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In this episode for Sunday Edition, we welcome Kyle Chayka to examine Silicon Valley’s taste for minimalist design. Is this just the latest development for a style that has a long history but only emerged into pop culture during the 1960s and ‘70s when a contemporary art movement emerged to propel the taste for less into a global phenomenon?

Chayka’s book, (Bloomsbury, 2020), is a highly readable book that examines the historical precedents of minimalist design, its incarnation as contemporary art, and how it was co-opted by architecture, design, and fashion companies to represent a new, generic sense of luxury. I also want to mention that the author should be no stranger to longtime Hyperallergic readers.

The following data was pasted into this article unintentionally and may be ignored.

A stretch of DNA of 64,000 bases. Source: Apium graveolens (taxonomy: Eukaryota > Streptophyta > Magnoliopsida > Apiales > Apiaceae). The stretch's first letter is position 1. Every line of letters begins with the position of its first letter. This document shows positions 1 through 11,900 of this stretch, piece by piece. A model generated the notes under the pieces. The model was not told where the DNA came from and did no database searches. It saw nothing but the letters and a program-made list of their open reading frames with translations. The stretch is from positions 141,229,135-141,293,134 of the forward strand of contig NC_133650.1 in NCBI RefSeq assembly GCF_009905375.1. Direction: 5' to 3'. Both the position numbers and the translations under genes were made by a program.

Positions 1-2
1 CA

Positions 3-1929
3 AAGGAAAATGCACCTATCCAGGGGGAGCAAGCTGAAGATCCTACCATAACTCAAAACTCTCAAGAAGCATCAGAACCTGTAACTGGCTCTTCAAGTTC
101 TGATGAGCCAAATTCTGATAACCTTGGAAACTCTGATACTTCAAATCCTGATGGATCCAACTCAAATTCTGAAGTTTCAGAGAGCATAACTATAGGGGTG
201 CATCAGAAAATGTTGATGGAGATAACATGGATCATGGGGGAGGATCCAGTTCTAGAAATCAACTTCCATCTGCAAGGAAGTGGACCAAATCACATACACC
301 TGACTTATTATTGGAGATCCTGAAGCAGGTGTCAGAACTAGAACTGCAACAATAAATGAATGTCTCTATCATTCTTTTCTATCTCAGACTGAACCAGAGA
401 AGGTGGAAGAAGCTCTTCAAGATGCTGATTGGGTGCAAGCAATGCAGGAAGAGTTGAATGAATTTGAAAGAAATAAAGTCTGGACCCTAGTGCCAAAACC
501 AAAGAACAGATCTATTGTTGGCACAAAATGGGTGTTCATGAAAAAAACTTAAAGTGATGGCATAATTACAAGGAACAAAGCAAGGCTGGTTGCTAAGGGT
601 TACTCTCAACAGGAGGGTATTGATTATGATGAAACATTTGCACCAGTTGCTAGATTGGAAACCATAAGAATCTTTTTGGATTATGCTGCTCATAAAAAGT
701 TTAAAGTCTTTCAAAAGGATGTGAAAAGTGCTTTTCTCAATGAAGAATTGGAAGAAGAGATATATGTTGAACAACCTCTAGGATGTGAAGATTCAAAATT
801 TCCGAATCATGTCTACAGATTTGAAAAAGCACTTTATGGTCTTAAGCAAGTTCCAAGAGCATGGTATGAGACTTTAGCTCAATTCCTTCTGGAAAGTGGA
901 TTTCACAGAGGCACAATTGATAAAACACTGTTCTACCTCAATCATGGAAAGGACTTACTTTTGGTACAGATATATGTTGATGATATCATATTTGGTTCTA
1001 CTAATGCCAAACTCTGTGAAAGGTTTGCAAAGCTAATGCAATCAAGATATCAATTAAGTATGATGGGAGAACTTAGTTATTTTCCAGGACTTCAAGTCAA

The music for this episode is Darkstar’s “Timeaway,” which is taken from the new album News From Nowhere, courtesy of Warp Records (warp.net/artists/darkstar>)

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Hrag Vartanian

Hrag Vartanian is editor-in-chief and co-founder of Hyperallergic. You can follow him at @hragv.

2 replies on “Our Obsession With Less and Its Co-option by Silicon Valley”

  1. This interview is insightful in some ways and I respect both of your work. But your discussion of minimalism has some significant gaps when it comes to historical precedents and proposes a distorted (or at least partial) interpretation. Minimal interiors began during late 19th and 20th century design reform movements and were socially, philosophically, and technologically minded. Just like today, some prominent architects and designers certainly produced luxurious spaces and objects couched in reform rhetoric. It would be interesting to tie in the early modernist precedents for both Silicon Valley interiors and 1960s Minimalism (referring to painting and sculpture).

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